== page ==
Mitt Romney might be struggling to capture the Jewish vote, but he seems to have the Egyptian vote all sewn up.
Several polls of American Jewish voters have shown Barack Obama with a 2-to-1 advantage over the presumptive Republican nominee, but a new survey of Egyptian preferences gives Romney the edge by an even more emphatic margin.
Asked who they hope wins the November presidential election, 73% of Egyptians chose the Mormon former governor of Massachusetts while just 25% picked Obama.
The report on the survey, conducted by Shibley Telhami of the Brookings Institution in the first 10 days of May, notes that this result is probably not because of a deep sense of affinity between Egyptians and the GOP candidate.
"It is unlikely that most Egyptians know much about Romney, and the choice is more likely to be an expression of disappointment with Obama," it assesses.
Still, it''s quite a statement that so many Egyptians are ready to back the man who would assume the party mantle of George W. Bush just three years after Obama came into office with a favorable rating from Egyptians.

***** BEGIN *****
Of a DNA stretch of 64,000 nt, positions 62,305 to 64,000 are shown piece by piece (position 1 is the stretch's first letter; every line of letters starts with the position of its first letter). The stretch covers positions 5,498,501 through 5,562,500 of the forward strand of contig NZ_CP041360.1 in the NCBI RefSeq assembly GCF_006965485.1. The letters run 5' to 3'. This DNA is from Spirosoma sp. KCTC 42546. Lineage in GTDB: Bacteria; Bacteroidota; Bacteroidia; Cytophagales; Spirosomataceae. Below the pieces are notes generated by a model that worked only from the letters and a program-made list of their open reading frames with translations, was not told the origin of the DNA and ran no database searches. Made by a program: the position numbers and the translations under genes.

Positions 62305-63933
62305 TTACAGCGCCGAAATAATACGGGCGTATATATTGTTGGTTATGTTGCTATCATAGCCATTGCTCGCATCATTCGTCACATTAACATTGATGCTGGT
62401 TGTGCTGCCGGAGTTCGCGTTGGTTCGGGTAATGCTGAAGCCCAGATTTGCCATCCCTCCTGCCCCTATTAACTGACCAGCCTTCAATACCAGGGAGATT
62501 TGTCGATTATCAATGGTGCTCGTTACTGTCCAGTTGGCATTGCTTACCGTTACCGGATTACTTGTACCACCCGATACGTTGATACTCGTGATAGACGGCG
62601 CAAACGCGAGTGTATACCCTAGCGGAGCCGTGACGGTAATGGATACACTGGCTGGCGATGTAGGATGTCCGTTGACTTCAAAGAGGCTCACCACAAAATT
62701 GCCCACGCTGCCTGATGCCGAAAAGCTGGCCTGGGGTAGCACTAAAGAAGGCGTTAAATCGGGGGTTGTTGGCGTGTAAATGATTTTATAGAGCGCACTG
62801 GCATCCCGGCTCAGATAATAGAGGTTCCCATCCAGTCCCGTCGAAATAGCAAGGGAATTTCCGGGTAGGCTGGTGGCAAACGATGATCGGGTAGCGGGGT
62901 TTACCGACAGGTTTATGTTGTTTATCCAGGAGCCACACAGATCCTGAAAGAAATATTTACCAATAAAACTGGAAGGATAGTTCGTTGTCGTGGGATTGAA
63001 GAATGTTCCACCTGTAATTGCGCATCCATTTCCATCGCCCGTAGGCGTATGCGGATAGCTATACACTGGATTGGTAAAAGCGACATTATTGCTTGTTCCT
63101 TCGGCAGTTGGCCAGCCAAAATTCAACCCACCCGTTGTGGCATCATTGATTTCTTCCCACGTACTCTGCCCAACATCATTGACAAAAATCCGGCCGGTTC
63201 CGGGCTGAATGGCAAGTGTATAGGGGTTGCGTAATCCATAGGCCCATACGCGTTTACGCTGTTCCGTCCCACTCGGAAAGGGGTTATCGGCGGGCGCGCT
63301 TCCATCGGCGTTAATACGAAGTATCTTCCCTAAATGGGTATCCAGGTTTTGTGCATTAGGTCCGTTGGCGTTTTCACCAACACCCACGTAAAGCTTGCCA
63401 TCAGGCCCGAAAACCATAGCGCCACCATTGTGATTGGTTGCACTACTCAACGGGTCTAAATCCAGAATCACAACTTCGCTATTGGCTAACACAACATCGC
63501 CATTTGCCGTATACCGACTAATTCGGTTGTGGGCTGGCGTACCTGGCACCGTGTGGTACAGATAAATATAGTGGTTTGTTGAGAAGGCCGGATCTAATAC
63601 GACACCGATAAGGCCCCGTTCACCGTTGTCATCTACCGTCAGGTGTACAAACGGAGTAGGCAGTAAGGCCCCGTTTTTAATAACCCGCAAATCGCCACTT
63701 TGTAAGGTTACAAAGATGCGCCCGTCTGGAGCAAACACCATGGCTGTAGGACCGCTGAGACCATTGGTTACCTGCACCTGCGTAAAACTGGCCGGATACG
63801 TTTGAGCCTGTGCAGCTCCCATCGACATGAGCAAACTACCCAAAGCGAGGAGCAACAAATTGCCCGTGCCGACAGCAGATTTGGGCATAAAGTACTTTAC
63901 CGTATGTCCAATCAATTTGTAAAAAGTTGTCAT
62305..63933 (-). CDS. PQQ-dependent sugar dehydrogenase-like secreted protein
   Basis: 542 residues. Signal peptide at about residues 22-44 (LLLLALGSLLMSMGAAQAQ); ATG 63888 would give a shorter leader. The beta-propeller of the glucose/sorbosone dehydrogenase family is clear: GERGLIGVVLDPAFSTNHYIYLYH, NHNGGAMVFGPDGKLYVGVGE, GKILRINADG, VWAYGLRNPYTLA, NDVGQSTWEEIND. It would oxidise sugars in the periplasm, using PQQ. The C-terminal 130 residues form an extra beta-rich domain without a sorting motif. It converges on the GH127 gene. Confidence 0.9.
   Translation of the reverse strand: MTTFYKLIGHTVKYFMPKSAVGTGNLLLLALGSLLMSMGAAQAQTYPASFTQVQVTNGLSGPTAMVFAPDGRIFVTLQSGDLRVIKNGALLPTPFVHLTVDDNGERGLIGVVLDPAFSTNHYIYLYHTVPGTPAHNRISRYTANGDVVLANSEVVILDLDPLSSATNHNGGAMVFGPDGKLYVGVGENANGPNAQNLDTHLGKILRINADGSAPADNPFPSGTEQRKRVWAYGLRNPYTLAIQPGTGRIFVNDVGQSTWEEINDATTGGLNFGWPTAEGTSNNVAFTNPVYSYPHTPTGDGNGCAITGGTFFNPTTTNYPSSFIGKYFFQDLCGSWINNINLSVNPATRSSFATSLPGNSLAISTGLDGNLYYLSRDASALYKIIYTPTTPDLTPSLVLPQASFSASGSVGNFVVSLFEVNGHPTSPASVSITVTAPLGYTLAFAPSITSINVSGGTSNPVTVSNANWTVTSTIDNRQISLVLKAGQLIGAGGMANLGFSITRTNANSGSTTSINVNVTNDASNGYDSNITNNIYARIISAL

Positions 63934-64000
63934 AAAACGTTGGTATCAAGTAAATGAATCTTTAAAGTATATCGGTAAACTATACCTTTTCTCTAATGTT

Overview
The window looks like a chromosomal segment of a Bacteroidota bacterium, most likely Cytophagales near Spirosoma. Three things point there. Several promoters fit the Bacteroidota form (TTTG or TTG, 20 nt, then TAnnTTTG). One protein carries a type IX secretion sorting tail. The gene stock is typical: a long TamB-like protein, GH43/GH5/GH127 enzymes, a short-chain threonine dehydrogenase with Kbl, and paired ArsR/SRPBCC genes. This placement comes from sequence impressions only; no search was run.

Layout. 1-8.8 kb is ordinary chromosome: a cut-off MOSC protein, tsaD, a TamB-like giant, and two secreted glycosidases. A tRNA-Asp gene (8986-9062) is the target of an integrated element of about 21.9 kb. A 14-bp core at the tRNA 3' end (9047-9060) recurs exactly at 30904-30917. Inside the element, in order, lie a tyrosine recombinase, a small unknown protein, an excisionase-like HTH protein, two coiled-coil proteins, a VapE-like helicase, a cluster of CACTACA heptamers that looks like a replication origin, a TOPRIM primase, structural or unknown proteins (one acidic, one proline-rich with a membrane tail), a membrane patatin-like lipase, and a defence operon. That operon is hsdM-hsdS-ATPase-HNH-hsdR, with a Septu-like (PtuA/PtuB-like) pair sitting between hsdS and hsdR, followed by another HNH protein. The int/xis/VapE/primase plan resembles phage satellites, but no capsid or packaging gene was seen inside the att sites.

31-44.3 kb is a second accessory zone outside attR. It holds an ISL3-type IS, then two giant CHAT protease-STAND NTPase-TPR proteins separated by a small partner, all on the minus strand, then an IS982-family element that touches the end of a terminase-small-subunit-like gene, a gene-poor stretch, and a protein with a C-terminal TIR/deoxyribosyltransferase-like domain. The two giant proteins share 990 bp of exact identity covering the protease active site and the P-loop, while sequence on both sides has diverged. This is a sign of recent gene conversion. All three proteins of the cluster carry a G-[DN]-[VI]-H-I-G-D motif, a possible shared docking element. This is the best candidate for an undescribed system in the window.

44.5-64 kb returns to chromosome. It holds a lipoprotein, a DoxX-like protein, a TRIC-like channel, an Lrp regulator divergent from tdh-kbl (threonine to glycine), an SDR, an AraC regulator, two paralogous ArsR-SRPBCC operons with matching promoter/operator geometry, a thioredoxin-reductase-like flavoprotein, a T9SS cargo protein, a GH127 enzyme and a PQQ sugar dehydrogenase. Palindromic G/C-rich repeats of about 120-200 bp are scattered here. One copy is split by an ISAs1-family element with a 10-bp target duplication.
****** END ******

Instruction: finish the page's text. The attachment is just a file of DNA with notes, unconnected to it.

The poll also has some other eyebrow-raising conclusions. The public is pretty evenly split between whether to honor the peace treaty with Israel or not, but when asked an open-ended question on naming a leader they hoped the next Egyptian president would emulate, Anwar Sadat -- whose legacy and life was sealed with the Camp David Accords -- came in first with 35%. Behind him was Gamal Abdel Nasser at 26%, with 15% choosing Turkish Prime Minister Recep Tayyip Erdogan.
Additionally, 71% said that the Muslim Brotherhood made a mistake by going back on its promise not to put forth a presidential candidate, but 66% support making sharia the basis of Egyptian law. When asked which country does best in bringing Islam into politics, Turkey won with 54%, but Saudi Arabia got a healthy 32% share of the vote.
Rumors are already swirling about whether Romney will visit Israel ahead of the elections, so let''s add to the speculation: Will he also visit Egypt to play to his popular support there?
- Hilary Leila Krieger